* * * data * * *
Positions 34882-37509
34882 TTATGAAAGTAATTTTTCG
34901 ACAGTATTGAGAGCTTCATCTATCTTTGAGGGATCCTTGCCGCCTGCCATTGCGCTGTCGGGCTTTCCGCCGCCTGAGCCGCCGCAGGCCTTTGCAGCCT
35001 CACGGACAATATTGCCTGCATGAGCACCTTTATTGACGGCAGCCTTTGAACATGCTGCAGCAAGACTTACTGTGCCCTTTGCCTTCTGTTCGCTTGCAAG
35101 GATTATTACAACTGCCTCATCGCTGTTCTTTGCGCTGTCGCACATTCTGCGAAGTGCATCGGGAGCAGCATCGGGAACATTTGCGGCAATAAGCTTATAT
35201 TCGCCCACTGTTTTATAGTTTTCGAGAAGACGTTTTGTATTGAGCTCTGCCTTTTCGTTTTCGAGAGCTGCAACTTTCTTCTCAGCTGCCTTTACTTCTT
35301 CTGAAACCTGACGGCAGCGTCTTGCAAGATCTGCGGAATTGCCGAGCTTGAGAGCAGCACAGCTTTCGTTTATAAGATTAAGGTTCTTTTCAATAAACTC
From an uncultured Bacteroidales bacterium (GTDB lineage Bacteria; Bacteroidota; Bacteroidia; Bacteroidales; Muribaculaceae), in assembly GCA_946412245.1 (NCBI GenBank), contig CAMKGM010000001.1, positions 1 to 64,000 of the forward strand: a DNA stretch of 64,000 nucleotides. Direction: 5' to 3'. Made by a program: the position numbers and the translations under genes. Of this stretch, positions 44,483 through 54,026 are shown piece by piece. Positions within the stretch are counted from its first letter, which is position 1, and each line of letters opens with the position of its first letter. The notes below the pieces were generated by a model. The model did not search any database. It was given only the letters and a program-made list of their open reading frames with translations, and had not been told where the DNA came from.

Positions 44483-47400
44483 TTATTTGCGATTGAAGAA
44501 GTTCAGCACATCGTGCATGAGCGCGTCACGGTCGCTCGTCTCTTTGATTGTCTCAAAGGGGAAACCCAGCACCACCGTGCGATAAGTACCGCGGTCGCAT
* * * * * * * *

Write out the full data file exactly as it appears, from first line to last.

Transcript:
Positions 34882-37509
34882 TTATGAAAGTAATTTTTCG
34901 ACAGTATTGAGAGCTTCATCTATCTTTGAGGGATCCTTGCCGCCTGCCATTGCGCTGTCGGGCTTTCCGCCGCCTGAGCCGCCGCAGGCCTTTGCAGCCT
35001 CACGGACAATATTGCCTGCATGAGCACCTTTATTGACGGCAGCCTTTGAACATGCTGCAGCAAGACTTACTGTGCCCTTTGCCTTCTGTTCGCTTGCAAG
35101 GATTATTACAACTGCCTCATCGCTGTTCTTTGCGCTGTCGCACATTCTGCGAAGTGCATCGGGAGCAGCATCGGGAACATTTGCGGCAATAAGCTTATAT
35201 TCGCCCACTGTTTTATAGTTTTCGAGAAGACGTTTTGTATTGAGCTCTGCCTTTTCGTTTTCGAGAGCTGCAACTTTCTTCTCAGCTGCCTTTACTTCTT
35301 CTGAAACCTGACGGCAGCGTCTTGCAAGATCTGCGGAATTGCCGAGCTTGAGAGCAGCACAGCTTTCGTTTATAAGATTAAGGTTCTTTTCAATAAACTC
From an uncultured Bacteroidales bacterium (GTDB lineage Bacteria; Bacteroidota; Bacteroidia; Bacteroidales; Muribaculaceae), in assembly GCA_946412245.1 (NCBI GenBank), contig CAMKGM010000001.1, positions 1 to 64,000 of the forward strand: a DNA stretch of 64,000 nucleotides. Direction: 5' to 3'. Made by a program: the position numbers and the translations under genes. Of this stretch, positions 44,483 through 54,026 are shown piece by piece. Positions within the stretch are counted from its first letter, which is position 1, and each line of letters opens with the position of its first letter. The notes below the pieces were generated by a model. The model did not search any database. It was given only the letters and a program-made list of their open reading frames with translations, and had not been told where the DNA came from.

Positions 44483-47400
44483 TTATTTGCGATTGAAGAA
44501 GTTCAGCACATCGTGCATGAGCGCGTCACGGTCGCTCGTCTCTTTGATTGTCTCAAAGGGGAAACCCAGCACCACCGTGCGATAAGTACCGCGGTCGCAT